Maori Affairs Minister Pita Sharples seems to have jumped the gun saying New Zealand would support an international declaration on indigenous rights with the Government saying today it has not reached a final decision.
Dr Sharples, who is also a Maori Party co-leader, said today an announcement on the United Nations declaration would be made within a month.
"It'll be. . . ratifying it or supporting it for New Zealand," Dr Sharples told Radio New Zealand today.
Supporting the declaration would reverse the position of the former Labour government.
But a spokesman for Prime Minister John Key said this afternoon New Zealand's position on the declaration was "still a work in progress".
A final decision has not been made, he said.
New Zealand was among just four countries which last year voted against the non-binding declaration of the UN General Assembly that sets out the rights of the world's estimated 370 million indigenous people.
The non-binding General Assembly vote in September was 143 in favour, four against and 11 abstentions.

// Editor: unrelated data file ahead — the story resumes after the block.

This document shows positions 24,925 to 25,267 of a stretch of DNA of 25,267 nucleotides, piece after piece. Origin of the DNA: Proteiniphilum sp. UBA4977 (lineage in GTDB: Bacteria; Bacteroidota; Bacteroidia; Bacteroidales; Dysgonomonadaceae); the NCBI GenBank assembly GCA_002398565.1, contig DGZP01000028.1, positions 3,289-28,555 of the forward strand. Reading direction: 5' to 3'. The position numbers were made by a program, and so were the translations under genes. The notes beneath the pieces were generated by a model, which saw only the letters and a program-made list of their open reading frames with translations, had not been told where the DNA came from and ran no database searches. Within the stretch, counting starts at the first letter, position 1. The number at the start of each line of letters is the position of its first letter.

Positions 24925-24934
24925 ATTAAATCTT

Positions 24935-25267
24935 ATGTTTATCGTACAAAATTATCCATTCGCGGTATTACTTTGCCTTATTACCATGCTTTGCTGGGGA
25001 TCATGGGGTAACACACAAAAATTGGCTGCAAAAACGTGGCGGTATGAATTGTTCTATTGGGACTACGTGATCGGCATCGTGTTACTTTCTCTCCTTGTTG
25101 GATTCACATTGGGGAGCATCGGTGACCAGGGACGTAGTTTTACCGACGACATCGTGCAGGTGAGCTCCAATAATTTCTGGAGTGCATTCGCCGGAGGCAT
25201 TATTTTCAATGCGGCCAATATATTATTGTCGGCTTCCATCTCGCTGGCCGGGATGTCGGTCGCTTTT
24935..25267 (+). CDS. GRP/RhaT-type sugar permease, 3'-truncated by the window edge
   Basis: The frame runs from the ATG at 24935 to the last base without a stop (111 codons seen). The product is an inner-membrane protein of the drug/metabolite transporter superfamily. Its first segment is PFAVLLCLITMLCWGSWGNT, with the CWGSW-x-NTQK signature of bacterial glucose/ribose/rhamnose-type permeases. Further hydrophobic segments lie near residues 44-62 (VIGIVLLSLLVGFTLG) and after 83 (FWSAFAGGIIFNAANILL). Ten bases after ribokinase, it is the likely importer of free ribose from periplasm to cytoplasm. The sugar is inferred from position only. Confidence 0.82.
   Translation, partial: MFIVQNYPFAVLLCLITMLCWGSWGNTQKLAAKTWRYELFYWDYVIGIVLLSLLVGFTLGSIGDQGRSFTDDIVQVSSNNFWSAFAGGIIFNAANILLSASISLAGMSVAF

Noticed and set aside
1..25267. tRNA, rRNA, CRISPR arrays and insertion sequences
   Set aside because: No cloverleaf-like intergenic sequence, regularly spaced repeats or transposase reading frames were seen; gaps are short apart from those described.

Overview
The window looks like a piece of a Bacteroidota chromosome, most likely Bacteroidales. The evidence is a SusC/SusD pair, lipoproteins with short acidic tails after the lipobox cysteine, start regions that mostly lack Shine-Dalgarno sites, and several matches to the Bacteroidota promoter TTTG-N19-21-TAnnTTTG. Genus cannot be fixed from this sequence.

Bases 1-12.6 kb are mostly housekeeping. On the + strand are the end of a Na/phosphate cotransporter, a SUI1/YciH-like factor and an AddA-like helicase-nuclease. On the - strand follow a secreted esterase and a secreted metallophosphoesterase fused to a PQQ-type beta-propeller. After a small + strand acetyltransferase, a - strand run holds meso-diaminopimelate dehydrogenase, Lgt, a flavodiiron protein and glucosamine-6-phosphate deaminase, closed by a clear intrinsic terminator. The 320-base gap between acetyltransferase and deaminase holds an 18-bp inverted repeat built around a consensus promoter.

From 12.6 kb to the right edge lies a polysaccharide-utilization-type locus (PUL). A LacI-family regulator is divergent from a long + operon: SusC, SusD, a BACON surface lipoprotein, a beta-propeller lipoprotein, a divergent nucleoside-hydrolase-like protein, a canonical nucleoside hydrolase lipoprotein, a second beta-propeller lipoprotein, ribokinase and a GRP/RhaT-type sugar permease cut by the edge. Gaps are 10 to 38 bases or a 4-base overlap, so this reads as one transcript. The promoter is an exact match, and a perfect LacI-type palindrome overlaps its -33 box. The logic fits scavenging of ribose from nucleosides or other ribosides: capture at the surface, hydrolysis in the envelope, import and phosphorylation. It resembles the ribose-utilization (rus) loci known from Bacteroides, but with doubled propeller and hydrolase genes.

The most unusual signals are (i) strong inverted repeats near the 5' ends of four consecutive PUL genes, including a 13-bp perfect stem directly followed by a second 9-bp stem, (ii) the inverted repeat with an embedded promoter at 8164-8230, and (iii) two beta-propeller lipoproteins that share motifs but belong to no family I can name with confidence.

The other negative votes were cast by Australia, Canada and the United States. Australia has, since a change of government, this year decided to support it.
After voting "no", the New Zealand government was heavily criticised by the Maori Party, the Greens and the Human Rights Commission.
Dr Sharples said Labour had missed "a golden opportunity" to support the declaration and showcase what the country did for its indigenous people.
Asked if it gave Maori any different rights, Dr Sharples said it provided recognition of the culture.
Asked if it provided the right to self-determination, Dr Sharples carefully couched what he thought that meant.
"It could lead to that. The right to self-determination means being able to have a say, a real say in determining the options available to you."
Earlier this year Mr Key said the declaration was aspirational and not legally binding.
"It is an aspirational, non-binding declaration. From this Government's point of view we take the rights of indigenous people seriously and we are working hard to advance those," he said.
Would you cast a tactical vote against your preferred party?Related story: Fringe parties look for deals